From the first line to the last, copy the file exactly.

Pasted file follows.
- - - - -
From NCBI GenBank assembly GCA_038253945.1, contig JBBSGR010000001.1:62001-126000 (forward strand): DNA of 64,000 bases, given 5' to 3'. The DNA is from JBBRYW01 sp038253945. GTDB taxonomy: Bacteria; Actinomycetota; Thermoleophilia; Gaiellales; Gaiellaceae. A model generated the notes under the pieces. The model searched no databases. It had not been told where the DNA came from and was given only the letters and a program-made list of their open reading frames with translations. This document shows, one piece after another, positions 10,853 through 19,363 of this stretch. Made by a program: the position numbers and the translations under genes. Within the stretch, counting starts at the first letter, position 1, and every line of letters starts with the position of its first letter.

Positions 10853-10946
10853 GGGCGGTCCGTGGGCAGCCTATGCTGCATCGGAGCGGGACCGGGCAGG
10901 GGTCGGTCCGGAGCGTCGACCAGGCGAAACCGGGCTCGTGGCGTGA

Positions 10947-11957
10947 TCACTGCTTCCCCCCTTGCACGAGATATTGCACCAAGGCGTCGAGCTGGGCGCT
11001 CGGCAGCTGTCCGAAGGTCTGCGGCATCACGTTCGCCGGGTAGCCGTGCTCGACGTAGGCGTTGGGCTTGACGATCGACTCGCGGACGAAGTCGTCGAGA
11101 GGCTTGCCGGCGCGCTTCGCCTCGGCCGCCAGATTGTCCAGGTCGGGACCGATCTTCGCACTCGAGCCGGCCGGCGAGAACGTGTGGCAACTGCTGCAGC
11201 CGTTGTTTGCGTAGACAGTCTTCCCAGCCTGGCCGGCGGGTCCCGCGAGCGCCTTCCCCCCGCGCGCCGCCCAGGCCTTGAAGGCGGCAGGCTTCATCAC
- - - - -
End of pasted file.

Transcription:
From NCBI GenBank assembly GCA_038253945.1, contig JBBSGR010000001.1:62001-126000 (forward strand): DNA of 64,000 bases, given 5' to 3'. The DNA is from JBBRYW01 sp038253945. GTDB taxonomy: Bacteria; Actinomycetota; Thermoleophilia; Gaiellales; Gaiellaceae. A model generated the notes under the pieces. The model searched no databases. It had not been told where the DNA came from and was given only the letters and a program-made list of their open reading frames with translations. This document shows, one piece after another, positions 10,853 through 19,363 of this stretch. Made by a program: the position numbers and the translations under genes. Within the stretch, counting starts at the first letter, position 1, and every line of letters starts with the position of its first letter.

Positions 10853-10946
10853 GGGCGGTCCGTGGGCAGCCTATGCTGCATCGGAGCGGGACCGGGCAGG
10901 GGTCGGTCCGGAGCGTCGACCAGGCGAAACCGGGCTCGTGGCGTGA

Positions 10947-11957
10947 TCACTGCTTCCCCCCTTGCACGAGATATTGCACCAAGGCGTCGAGCTGGGCGCT
11001 CGGCAGCTGTCCGAAGGTCTGCGGCATCACGTTCGCCGGGTAGCCGTGCTCGACGTAGGCGTTGGGCTTGACGATCGACTCGCGGACGAAGTCGTCGAGA
11101 GGCTTGCCGGCGCGCTTCGCCTCGGCCGCCAGATTGTCCAGGTCGGGACCGATCTTCGCACTCGAGCCGGCCGGCGAGAACGTGTGGCAACTGCTGCAGC
11201 CGTTGTTTGCGTAGACAGTCTTCCCAGCCTGGCCGGCGGGTCCCGCGAGCGCCTTCCCCCCGCGCGCCGCCCAGGCCTTGAAGGCGGCAGGCTTCATCAC